The almost-unparalleled increase in prosperity led to Argentina becoming the seventh-wealthiest nation in the world by the early 20th century. According to the Maddison Historical Statistics Project, Argentina had the world's highest real GDP per capita during 1895 and 1896, and was consistently in the top ten before at least 1920. Currently, it is ranked 71st in the world. Following the Great Depression in the 1930s, Argentina descended into political instability and economic decline that pushed it back into underdevelopment, although it remained among the fifteen richest countries for several decades. Following the death of President Juan Perón in 1974, his widow and vice president, Isabel Martínez de Perón, ascended to the presidency, before being overthrown in 1976. The following military junta persecuted and murdered thousands of political critics, activists, and leftists in the Dirty War, a period of state terrorism and civil unrest that lasted over until the election of Raúl Alfonsín as president in 1983.Argentina ranks very high in the Human Development Index, the second-highest in Latin America after Chile. It is a regional power, and retains its historic status as a middle power in international affairs. It maintains the second-largest economy in South America, and is a member of G-15 and G20. Argentina is also a founding member of the United Nations, World Bank, World Trade Organization, Mercosur, Community of Latin American and Caribbean States and the Organization of Ibero-American States.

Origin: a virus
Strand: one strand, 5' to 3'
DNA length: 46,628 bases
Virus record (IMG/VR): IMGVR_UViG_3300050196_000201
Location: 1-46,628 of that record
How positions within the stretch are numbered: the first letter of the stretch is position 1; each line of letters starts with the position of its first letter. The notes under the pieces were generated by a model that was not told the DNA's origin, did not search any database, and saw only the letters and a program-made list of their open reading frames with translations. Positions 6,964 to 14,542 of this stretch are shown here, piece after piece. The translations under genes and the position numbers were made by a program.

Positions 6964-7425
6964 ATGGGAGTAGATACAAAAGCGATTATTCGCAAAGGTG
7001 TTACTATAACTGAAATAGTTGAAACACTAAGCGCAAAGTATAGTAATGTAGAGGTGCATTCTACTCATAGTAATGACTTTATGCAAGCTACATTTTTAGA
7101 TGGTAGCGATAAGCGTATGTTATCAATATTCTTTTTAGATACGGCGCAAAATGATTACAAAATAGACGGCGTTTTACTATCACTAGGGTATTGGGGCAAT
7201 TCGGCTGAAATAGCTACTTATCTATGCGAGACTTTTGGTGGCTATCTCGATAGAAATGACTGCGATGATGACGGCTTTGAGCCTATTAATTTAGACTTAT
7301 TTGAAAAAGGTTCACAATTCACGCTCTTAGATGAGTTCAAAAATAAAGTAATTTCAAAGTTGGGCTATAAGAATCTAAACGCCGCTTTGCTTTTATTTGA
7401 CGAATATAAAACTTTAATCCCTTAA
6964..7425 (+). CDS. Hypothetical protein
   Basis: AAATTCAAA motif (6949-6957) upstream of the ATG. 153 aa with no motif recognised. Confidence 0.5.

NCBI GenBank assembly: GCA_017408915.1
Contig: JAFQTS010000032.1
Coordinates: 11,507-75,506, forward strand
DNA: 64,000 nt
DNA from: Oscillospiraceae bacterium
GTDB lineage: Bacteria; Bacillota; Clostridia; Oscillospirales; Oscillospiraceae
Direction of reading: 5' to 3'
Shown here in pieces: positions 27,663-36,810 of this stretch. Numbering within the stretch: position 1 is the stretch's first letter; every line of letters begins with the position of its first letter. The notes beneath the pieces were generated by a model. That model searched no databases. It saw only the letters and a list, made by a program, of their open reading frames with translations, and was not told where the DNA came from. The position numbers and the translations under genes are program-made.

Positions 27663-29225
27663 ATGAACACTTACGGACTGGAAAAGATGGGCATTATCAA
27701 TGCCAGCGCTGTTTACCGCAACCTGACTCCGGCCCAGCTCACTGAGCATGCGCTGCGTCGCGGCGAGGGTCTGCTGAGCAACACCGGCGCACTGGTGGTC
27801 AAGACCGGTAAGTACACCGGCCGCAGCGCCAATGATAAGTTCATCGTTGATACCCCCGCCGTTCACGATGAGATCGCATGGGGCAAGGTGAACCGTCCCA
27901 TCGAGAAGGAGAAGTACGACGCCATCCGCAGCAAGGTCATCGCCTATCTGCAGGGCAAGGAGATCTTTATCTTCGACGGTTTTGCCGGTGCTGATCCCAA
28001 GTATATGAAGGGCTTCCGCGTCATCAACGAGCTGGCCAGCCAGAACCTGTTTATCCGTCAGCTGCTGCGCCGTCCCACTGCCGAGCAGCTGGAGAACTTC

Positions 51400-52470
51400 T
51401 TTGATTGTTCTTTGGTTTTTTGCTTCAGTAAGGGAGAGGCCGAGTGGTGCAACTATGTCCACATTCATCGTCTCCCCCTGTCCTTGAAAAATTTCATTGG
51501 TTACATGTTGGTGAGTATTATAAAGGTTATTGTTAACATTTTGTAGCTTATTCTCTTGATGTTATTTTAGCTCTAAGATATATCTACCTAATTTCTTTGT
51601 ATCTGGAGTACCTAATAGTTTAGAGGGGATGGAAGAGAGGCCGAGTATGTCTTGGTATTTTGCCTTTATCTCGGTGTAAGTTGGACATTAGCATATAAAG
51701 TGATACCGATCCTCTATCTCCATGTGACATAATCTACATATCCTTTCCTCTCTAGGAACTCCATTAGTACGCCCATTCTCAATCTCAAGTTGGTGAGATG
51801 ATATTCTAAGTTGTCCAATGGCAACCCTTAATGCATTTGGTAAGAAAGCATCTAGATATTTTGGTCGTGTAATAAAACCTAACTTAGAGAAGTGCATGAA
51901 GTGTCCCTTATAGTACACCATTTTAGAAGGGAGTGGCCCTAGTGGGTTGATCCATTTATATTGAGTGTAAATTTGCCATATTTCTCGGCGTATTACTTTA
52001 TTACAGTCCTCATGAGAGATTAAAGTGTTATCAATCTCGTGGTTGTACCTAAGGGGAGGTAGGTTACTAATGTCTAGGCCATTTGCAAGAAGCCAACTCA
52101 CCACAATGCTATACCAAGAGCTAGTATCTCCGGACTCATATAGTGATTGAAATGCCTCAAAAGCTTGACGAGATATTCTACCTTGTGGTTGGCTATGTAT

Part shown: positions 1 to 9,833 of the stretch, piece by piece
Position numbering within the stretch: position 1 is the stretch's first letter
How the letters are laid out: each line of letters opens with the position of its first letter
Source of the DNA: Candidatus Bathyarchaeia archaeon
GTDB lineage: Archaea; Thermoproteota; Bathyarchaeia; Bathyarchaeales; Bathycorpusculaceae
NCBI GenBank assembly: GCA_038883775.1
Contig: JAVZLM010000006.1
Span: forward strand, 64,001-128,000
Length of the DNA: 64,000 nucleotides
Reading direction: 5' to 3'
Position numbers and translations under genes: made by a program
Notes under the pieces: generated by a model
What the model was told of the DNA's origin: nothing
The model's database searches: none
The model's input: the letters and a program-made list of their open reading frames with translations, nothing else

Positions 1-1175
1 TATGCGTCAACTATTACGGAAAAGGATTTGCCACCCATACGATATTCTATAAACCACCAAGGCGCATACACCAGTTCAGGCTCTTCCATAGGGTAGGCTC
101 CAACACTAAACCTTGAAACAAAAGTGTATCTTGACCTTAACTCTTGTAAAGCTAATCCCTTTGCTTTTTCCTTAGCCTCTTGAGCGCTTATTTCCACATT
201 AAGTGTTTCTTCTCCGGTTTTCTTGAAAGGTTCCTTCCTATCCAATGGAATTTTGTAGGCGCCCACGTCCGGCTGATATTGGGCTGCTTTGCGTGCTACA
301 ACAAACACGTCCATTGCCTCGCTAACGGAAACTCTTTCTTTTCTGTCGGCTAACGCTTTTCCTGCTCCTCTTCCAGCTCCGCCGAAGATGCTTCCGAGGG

Foods in  Argentina :
(1) Asado: BBQ Everything : 

It combines delicious meat with fire and a grill. Popular meats for asado include pork, chicken, sausages, and churrasco  (a beef sirloin).Fine asado cooking uses a parilla. This is a large iron grill designed for optimal barbecuing.These dishes are so tender, juicy, and delicious that vegetarians may be tempted to try some asado-style meat.